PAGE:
Christi: Yeah, they were saying October and that decision’s expected to be a tricky one, primarily because there are so many different eyewitness accounts on what actually happened. So, let’s talk about this with criminal defense attorney, Page Pate. Page, thank you so much for being with us so early in the morning right now on a Saturday.
Page: You’re very welcome.
Christi: Let me read to you if you would please, something that you wrote actually, about Officer Darren Wilson’s legal defense just so we can give some background here. You wrote, “The investigators who will be reviewing this case will likely be predisposed to believe the officer’s version of the events and the citizens serving on any grand jury or trial jury may be predisposed to defer to the officer’s judgment. Convicting Officer Wilson of any crime in this case will be much more difficult than some people are assuming.”
Do you think charges will be brought and what makes it so difficult?
Page: Well, that’s a very good question. I think it’s particularly difficult for a state grand jury to indict them. Let’s remember number one, the makeup of this grand jury. We know that it’s majority, white, and we know that there’s a minority African-Americans on it. When you come in to a grand jury, you can come in with your own biases, your own predispositions about what you think about the particular case, unlike a trial jury, where they don’t let someone serve on that jury if they’ve already made up their mind.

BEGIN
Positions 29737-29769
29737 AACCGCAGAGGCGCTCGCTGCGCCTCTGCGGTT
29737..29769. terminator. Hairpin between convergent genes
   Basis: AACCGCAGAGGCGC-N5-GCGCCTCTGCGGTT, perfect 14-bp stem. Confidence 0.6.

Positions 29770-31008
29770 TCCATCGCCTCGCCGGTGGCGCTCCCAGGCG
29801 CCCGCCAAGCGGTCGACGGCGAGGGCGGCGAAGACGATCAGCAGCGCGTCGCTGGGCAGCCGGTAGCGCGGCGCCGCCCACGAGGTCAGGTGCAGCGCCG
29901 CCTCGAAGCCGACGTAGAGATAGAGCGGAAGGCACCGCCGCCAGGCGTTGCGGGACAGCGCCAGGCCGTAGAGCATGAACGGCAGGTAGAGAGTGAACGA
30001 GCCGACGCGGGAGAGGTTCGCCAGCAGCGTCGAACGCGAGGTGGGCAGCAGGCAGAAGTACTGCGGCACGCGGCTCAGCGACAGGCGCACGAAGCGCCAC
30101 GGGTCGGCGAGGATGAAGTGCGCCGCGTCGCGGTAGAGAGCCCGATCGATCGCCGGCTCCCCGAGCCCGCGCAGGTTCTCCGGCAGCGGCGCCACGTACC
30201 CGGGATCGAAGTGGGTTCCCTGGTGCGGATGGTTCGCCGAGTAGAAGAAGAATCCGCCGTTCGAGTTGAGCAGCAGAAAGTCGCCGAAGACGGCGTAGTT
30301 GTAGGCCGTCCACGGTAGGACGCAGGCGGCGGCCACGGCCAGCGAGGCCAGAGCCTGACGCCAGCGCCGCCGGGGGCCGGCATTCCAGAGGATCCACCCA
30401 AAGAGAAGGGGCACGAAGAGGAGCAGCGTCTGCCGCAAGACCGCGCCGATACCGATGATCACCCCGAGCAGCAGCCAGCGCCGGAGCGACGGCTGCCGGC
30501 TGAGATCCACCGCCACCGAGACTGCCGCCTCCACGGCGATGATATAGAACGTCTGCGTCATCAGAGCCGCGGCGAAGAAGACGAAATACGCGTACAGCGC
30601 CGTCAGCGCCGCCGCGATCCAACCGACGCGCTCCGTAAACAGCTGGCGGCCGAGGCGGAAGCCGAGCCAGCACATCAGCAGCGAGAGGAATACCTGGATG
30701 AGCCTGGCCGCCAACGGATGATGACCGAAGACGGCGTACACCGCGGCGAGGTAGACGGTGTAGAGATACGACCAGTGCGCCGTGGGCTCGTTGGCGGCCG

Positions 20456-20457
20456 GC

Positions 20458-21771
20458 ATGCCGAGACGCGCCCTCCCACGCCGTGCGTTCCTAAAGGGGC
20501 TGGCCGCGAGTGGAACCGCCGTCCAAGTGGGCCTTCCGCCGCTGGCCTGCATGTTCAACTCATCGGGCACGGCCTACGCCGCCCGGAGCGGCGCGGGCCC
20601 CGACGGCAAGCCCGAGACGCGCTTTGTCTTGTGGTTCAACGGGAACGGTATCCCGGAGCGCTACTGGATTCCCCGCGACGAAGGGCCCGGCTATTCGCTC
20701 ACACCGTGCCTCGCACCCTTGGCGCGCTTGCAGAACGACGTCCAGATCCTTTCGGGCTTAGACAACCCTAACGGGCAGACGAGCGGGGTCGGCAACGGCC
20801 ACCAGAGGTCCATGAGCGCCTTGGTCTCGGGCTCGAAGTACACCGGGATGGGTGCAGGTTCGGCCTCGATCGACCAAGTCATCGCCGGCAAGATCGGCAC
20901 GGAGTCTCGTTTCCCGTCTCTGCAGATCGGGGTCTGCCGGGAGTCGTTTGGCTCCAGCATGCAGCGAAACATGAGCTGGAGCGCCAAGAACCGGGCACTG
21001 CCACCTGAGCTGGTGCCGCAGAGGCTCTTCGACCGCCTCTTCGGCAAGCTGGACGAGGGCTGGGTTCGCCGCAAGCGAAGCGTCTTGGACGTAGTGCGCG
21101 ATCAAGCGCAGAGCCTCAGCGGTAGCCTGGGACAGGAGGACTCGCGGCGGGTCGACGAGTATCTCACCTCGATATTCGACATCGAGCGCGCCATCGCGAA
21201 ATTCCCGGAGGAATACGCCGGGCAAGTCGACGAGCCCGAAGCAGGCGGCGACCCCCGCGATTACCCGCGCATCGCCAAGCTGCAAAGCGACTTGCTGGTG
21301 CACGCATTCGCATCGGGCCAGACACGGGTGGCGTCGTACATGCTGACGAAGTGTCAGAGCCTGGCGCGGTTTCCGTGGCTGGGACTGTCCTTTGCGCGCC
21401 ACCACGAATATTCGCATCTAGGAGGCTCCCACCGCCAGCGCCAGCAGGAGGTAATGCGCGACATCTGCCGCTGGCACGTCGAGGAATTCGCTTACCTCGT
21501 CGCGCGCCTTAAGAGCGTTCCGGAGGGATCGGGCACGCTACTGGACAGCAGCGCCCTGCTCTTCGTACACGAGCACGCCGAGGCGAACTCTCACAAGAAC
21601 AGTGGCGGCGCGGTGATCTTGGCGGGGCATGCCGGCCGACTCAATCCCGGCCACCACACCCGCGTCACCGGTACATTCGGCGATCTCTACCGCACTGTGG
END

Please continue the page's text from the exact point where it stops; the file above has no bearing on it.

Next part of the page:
So in my experience, and I’ve represented several officers in excessive force cases, once the jurors hear from the officer and if they believe that officer, and if his explanation make sense, they’re gonna defer to him. They know it’s a tough job and they put themselves in the shoes of the officer and they say, “Look, I don’t wanna be in that position. We trust you to do the right thing,” and if he appears to be somewhat remorseful that what happened happened, I think they’re gonna defer to him. I really do.